Barbury Castle is an Iron Age fort in Wiltshire. It is one of several forts found along the ancient Ridgeway.
We are not building on the ancient site, but to one side. Swindon Borough Council owned a 70s bungalow on the site which had been built to the south east of the fort. The bungalow had been used as an unofficial tea room and had become very rundown. An arson attack finished it off and left the building without a roof. The council decided to sell the site and use the profits to build an official visitors centre and tea room closer to the car park, presumably to benefit from the views. It is worth a visit just for the views, which are possibly the best of any council car park we have stopped in.
Our clients bought the site and approached us to design their home. The council had placed quite strict requirements on the site but we were very excited to read the councils requirement for "A well conceived contemporary design may be appropriate". We had expected a requirement for a pastiche of the local vernacular. The main and hardest restriction was not to build above the line of the bungalows original ridge line of 7m.
Our clients brief was for a well designed live work environment with an aim towards passivhaus (but not for certification) and to maximize the outlook from the house over the stunning landscape for day time living, without effecting the historic views. Quite a tall order!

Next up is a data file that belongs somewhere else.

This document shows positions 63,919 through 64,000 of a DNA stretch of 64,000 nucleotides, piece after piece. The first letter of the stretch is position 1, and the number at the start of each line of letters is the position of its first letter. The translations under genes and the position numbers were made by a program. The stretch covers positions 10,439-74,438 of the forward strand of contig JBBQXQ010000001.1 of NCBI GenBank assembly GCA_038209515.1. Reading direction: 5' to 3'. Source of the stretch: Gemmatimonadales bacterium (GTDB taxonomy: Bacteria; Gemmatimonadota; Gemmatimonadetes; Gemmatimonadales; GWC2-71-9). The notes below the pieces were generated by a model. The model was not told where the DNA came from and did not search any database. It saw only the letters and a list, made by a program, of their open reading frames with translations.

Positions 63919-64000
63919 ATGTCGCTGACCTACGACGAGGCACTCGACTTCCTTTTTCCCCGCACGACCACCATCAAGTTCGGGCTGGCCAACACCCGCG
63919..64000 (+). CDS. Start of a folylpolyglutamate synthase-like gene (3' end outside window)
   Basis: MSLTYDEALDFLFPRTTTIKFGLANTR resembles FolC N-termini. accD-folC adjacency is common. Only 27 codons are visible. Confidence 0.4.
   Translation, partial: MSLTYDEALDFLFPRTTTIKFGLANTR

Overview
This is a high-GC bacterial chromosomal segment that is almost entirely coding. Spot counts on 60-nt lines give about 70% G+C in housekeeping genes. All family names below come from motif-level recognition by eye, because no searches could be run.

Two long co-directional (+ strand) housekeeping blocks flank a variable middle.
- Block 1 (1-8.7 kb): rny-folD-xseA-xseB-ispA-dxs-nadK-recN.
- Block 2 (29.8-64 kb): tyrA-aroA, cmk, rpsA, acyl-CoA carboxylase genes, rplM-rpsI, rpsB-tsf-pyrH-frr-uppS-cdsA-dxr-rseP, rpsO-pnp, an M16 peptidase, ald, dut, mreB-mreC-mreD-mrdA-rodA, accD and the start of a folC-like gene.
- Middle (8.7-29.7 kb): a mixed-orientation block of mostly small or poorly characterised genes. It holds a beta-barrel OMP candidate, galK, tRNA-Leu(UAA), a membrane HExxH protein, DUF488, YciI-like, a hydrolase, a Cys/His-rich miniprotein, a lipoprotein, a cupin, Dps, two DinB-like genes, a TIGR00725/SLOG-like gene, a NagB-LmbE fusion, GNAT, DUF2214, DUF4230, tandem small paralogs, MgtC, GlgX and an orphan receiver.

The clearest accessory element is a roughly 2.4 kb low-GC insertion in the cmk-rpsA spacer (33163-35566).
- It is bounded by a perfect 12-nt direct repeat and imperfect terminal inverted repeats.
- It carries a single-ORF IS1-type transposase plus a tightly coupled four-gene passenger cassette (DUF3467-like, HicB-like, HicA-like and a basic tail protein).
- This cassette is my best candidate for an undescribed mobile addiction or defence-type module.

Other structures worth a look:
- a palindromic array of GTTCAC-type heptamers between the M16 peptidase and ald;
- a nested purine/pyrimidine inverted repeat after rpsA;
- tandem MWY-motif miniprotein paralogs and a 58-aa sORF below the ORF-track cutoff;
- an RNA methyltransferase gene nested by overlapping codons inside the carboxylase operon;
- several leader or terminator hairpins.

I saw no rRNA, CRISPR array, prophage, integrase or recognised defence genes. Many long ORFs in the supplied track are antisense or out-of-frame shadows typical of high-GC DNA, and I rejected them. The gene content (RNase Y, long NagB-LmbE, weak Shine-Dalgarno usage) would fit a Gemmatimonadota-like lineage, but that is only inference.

The solution was to design an upside down house with the bedrooms downstairs and the daily living accommodation upstairs to benefit from the views. The final design was half and half. Living accommodation remained upstairs but we added the master bedroom to the first floor for the clients to enjoy the wonderful views from their bedroom to the west through the tree canopy. The kitchen, utility and guest bedrooms were placed downstairs, giving the benefit of connecting the living accommodation with the garden. The reality was a double height space with blurred lines between rooms and floors, creating a very open spacious area with lots of natural light.
The house was orientated on a North south axis, with the living accommodation on the south side to benefit from the winter sun for the passivhaus aspects. The main entrance, bedrooms and utility room where placed on the north side to provide the cooler temperatures required for these rooms.